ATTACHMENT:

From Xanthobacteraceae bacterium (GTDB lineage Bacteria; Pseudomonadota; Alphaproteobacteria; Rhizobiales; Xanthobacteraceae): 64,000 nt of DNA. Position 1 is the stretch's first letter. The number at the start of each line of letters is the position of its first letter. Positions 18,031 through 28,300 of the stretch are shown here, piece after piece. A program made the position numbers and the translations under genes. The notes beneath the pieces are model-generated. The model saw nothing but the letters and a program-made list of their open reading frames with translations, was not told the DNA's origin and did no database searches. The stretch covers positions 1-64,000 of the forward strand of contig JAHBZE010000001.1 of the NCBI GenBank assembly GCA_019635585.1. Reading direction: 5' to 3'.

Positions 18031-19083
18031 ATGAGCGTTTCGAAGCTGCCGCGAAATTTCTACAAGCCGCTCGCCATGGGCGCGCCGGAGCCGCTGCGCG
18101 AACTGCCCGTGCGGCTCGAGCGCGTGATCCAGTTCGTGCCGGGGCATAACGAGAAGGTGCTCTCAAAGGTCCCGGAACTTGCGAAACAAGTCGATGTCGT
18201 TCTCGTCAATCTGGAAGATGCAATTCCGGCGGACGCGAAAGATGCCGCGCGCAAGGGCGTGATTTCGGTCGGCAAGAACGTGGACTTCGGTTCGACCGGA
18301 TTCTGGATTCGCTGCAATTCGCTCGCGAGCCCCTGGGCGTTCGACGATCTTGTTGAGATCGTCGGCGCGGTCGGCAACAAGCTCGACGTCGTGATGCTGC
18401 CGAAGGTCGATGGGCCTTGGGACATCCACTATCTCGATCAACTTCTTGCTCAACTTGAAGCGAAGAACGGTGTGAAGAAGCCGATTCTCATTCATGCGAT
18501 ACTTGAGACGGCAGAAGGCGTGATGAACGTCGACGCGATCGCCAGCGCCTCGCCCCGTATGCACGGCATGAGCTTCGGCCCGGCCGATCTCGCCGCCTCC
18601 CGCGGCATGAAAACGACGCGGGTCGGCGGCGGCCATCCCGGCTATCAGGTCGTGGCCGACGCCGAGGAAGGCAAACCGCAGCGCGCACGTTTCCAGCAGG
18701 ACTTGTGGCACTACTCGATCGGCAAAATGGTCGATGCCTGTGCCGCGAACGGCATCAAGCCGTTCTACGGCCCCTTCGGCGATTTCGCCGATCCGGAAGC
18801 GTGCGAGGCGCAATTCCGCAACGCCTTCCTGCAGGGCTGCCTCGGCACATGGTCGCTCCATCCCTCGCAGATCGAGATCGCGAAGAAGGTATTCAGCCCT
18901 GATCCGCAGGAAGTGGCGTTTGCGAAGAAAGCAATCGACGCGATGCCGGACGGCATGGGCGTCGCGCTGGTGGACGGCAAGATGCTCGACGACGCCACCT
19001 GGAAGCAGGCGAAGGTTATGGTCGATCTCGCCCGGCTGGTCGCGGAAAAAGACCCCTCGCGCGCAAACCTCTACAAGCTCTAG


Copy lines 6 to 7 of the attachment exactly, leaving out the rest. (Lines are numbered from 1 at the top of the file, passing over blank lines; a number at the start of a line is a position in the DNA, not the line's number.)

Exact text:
18301 TTCTGGATTCGCTGCAATTCGCTCGCGAGCCCCTGGGCGTTCGACGATCTTGTTGAGATCGTCGGCGCGGTCGGCAACAAGCTCGACGTCGTGATGCTGC
18401 CGAAGGTCGATGGGCCTTGGGACATCCACTATCTCGATCAACTTCTTGCTCAACTTGAAGCGAAGAACGGTGTGAAGAAGCCGATTCTCATTCATGCGAT